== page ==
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Cosmic Searchlights Reveal

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posted on Mar, 26 2008 @ 12:35 AM
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Millions of faint galaxies are hovering near the edge of our universe, too dim to be detected by most telescopes -- but some huge cosmic explosions and the supersensitive infrared eyes of NASA's Spitzer Space Telescope are bringing many of these muted galaxies to light.

Located approximately 12.5 billion light-years away from Earth, the distant galaxies exist in an era when our universe was just one billion years old. With Spitzer's sensitive infrared eyes, astronomers can finally snap infrared portraits and even "weigh" many of these otherwise invisible galaxies.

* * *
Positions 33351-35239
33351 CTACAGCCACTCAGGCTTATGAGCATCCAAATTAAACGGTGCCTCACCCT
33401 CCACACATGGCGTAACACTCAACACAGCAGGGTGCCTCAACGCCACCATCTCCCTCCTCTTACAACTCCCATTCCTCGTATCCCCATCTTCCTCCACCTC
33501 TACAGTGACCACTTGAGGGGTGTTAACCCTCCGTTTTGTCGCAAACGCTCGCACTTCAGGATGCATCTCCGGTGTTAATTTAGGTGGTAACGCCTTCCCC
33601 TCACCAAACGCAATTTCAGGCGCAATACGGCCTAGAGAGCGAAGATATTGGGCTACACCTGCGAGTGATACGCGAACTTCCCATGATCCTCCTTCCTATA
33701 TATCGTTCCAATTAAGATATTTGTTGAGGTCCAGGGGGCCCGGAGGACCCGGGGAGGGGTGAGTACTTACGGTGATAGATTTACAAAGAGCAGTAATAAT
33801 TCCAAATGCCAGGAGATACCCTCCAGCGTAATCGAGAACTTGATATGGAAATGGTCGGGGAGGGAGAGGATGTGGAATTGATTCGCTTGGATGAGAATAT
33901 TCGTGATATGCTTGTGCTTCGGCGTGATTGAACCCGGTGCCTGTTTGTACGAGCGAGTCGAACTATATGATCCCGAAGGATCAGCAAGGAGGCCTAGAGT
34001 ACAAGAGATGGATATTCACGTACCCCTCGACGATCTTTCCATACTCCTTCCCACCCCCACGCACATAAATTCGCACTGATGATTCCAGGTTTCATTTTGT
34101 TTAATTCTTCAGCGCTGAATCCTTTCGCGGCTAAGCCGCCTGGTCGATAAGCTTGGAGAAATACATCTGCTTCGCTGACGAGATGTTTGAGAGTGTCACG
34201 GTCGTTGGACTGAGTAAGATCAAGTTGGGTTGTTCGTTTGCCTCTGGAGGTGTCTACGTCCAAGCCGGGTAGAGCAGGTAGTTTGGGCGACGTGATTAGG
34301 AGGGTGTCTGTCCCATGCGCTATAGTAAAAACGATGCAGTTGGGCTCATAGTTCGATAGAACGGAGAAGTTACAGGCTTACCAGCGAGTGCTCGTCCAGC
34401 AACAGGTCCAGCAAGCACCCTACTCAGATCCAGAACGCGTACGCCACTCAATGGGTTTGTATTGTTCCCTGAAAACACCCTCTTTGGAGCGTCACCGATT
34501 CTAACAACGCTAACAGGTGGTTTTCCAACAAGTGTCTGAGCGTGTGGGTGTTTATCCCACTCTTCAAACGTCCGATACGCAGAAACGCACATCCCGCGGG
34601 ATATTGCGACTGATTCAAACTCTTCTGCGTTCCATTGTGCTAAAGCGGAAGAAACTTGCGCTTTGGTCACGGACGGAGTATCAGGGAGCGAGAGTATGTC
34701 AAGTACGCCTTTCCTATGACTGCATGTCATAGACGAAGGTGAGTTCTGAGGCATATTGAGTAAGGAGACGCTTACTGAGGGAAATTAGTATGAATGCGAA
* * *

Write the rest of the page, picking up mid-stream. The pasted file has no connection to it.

"A few billion years after the big bang, 90 percent of the stars being born were occurring in these types of faint galaxies. By identifying this population, we hope to gain insights into the environments where the universe's first stars formed," says Dr. Ranga Ram Chary, of the Spitzer Science Center, Pasadena, Calif.

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Object name: M 82, Messier 82, NGC 3034, Cigar Galaxy

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[edit on 26-3-2008 by Enceladus]

[edit on 26-3-2008 by Enceladus]




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